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Guest Column Retrofit: This Goliath has tripped on its own

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Guest Column Retrofit: This Goliath has tripped on its own

Is Goliath in the throes of a financial crisis? David was not required to slay this Goliath. Goliath tripped on its own. India’s biggest media entity is all set to declare a loss for the first time in its long and illustrious history. Bah, what rubbish? Yes, my sentiment exactly, but cold hard nosed reality is what it is. So, why have things come to such a sorry pass? It was unthinkable till even a year ago that the group which had established the media multiplier theorem could be on skid row.

In fact, Goliath faces a major crisis if equity is not raised soon. That is perhaps the most damaging indictment of how things have gone from good to worse in next to no time at the media conglomerate. A conglomerate, which was feared and despised for its battle plans and blueprints. A conglomerate, which had carved a large area of influence across the country with leadership positions in major swathes.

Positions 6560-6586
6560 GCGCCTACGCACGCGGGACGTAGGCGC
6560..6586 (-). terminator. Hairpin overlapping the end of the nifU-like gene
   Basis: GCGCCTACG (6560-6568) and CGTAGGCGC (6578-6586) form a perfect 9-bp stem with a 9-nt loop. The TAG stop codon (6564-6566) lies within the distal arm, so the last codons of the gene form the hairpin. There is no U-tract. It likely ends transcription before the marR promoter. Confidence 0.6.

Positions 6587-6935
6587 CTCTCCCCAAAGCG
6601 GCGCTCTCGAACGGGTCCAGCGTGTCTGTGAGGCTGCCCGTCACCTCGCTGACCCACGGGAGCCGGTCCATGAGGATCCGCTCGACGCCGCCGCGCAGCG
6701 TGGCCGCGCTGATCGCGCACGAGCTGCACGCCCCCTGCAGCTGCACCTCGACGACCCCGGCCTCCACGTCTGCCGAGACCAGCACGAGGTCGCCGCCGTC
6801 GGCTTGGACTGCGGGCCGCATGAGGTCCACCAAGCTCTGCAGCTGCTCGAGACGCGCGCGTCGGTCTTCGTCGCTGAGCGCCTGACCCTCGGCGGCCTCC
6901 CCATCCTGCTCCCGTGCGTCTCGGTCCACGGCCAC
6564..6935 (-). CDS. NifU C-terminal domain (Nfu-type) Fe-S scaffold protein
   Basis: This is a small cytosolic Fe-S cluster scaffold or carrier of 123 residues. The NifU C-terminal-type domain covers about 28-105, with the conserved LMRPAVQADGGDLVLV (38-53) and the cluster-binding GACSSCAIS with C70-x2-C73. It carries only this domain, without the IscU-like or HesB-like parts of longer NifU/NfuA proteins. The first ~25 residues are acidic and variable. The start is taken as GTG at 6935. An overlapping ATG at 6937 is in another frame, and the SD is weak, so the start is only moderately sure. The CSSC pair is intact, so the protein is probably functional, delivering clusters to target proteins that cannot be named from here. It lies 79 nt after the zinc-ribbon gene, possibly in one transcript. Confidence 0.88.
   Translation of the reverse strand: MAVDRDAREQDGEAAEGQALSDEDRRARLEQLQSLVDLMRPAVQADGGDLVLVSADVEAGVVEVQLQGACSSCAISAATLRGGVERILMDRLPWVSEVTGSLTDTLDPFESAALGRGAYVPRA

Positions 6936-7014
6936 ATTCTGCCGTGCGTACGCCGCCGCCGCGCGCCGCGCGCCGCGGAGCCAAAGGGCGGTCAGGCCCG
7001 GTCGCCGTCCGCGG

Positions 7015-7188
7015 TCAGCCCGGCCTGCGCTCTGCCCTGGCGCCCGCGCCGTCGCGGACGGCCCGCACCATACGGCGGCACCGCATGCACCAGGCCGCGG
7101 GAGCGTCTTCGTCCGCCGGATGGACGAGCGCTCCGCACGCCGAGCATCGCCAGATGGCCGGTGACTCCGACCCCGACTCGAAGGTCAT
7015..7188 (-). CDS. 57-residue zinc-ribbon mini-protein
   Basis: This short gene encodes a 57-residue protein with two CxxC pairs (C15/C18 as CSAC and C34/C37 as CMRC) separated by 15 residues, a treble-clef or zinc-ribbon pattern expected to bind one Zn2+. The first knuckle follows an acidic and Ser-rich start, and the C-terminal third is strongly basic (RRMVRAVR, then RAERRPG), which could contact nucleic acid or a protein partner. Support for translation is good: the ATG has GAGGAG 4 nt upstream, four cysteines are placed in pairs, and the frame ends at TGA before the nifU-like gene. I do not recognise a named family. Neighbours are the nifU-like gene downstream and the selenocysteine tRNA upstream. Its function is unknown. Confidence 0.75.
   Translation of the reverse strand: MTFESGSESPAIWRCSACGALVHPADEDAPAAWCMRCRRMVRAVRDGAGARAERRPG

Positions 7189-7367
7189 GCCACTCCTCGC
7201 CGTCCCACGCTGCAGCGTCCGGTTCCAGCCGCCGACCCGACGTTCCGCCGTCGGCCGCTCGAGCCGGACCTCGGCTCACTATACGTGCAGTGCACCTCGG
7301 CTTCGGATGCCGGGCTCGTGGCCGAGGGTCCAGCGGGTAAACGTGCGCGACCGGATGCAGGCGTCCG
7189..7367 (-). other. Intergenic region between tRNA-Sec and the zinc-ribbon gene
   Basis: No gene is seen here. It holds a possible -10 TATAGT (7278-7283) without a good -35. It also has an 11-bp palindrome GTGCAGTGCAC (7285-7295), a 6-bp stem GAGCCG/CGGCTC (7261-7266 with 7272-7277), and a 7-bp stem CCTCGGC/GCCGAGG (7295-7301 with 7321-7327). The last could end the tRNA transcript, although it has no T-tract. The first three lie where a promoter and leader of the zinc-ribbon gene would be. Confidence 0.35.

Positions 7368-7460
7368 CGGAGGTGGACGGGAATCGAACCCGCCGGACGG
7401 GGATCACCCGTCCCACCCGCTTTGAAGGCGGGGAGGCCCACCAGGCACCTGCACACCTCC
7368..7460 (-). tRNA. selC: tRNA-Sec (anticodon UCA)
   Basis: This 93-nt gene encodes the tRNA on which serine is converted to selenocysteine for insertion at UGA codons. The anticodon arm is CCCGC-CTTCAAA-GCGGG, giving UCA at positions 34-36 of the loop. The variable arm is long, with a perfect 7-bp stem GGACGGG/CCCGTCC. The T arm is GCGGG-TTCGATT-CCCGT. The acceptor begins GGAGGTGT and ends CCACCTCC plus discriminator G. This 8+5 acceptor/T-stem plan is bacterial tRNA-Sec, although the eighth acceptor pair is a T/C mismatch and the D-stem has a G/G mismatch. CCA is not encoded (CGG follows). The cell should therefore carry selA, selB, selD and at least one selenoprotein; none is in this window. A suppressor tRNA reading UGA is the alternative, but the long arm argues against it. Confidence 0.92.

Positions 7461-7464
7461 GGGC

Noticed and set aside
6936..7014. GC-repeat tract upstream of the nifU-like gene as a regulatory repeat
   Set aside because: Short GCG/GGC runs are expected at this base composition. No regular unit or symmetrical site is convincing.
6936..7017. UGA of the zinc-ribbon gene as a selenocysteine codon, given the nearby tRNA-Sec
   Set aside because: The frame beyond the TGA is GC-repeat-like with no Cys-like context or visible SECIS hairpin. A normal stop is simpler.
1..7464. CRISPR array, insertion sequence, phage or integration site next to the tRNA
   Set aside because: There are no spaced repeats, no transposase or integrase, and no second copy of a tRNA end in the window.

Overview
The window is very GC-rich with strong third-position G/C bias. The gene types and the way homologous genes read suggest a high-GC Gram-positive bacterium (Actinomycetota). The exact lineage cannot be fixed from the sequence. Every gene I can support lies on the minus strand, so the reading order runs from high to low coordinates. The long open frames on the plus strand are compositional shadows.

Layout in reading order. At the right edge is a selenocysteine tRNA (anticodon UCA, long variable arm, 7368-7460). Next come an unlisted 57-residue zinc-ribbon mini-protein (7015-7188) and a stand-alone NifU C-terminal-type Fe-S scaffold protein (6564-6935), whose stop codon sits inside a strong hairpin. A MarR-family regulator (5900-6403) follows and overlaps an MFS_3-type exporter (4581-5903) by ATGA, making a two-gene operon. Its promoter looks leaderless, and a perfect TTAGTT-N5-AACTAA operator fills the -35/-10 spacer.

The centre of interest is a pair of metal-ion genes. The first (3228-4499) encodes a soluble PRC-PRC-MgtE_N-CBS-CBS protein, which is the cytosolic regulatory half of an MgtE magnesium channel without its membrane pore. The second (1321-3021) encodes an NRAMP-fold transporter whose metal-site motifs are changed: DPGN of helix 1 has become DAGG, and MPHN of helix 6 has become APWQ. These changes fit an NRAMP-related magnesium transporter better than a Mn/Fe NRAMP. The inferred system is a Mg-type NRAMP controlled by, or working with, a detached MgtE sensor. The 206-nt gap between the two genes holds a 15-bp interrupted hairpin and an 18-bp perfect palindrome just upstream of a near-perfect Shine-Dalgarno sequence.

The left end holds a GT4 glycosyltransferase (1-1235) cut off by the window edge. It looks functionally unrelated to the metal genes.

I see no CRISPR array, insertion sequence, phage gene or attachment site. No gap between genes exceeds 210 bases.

Goliath now needs to raise funds quickly is the clarion call. Whatever happened to all the reserves and surplus that were accumulated over time? The panacea is to sell shares owned by Goliath in a large private sector bank (received in lieu of a transaction done some years ago), as also hawk liquid investments from the Private Treaties (barter deal, where company gets advertising inventory in exchange for equity, essentially a cash less transaction) portfolio (even if at a loss). Moreover, the dark and dank outlook includes renegotiation of private treaty deals to lessen market impact and even reversing deals in cases where investment upside looks unlikely.

These private treaties were practically anathema to the editorial top deck, leading to conflict situations and even resulted in turnover. Private Treaties were foisted on the editorial and affected the morale of the personnel. The irony is that the cash impact was only to the extent cash taxes are paid on revenue recognised. A Rs 2,700-crore portfolio has estimated market value of merely Rs 1,300-1,400 crore. Furthermore, there is a major accounting loss when marked to market. The entire financials, if restated without Private Treaties, will show massive erosion. Yet, they were persisted with and they seem to have brought the company to ruin. Am I painting a very grim scenario? Have many of the lurking suspicions about the entity now come true? The answer to both posers, unfortunately, is in the affirmative.